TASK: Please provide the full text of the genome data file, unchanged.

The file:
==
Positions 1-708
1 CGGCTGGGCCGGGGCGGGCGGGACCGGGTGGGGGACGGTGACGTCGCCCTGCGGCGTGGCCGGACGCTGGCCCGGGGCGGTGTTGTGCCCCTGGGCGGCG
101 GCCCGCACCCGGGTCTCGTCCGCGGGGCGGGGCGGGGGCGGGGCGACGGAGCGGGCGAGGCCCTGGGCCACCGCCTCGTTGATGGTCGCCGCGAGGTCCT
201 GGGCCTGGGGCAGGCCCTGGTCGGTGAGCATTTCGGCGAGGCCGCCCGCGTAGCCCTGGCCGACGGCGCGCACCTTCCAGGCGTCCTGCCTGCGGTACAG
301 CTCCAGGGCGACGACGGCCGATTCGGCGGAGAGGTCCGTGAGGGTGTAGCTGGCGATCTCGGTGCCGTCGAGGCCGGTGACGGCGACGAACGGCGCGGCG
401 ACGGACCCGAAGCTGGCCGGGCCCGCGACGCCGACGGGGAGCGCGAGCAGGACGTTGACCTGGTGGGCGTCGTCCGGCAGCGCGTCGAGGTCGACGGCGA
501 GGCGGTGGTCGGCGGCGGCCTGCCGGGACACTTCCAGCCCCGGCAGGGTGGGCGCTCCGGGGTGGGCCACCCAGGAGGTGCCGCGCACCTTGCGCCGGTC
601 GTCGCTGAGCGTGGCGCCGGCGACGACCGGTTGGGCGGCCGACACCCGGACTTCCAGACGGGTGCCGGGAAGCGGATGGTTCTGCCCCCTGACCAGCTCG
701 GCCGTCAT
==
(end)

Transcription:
Positions 1-708
1 CGGCTGGGCCGGGGCGGGCGGGACCGGGTGGGGGACGGTGACGTCGCCCTGCGGCGTGGCCGGACGCTGGCCCGGGGCGGTGTTGTGCCCCTGGGCGGCG
101 GCCCGCACCCGGGTCTCGTCCGCGGGGCGGGGCGGGGGCGGGGCGACGGAGCGGGCGAGGCCCTGGGCCACCGCCTCGTTGATGGTCGCCGCGAGGTCCT
201 GGGCCTGGGGCAGGCCCTGGTCGGTGAGCATTTCGGCGAGGCCGCCCGCGTAGCCCTGGCCGACGGCGCGCACCTTCCAGGCGTCCTGCCTGCGGTACAG
301 CTCCAGGGCGACGACGGCCGATTCGGCGGAGAGGTCCGTGAGGGTGTAGCTGGCGATCTCGGTGCCGTCGAGGCCGGTGACGGCGACGAACGGCGCGGCG
401 ACGGACCCGAAGCTGGCCGGGCCCGCGACGCCGACGGGGAGCGCGAGCAGGACGTTGACCTGGTGGGCGTCGTCCGGCAGCGCGTCGAGGTCGACGGCGA
501 GGCGGTGGTCGGCGGCGGCCTGCCGGGACACTTCCAGCCCCGGCAGGGTGGGCGCTCCGGGGTGGGCCACCCAGGAGGTGCCGCGCACCTTGCGCCGGTC
601 GTCGCTGAGCGTGGCGCCGGCGACGACCGGTTGGGCGGCCGACACCCGGACTTCCAGACGGGTGCCGGGAAGCGGATGGTTCTGCCCCCTGACCAGCTCG
701 GCCGTCAT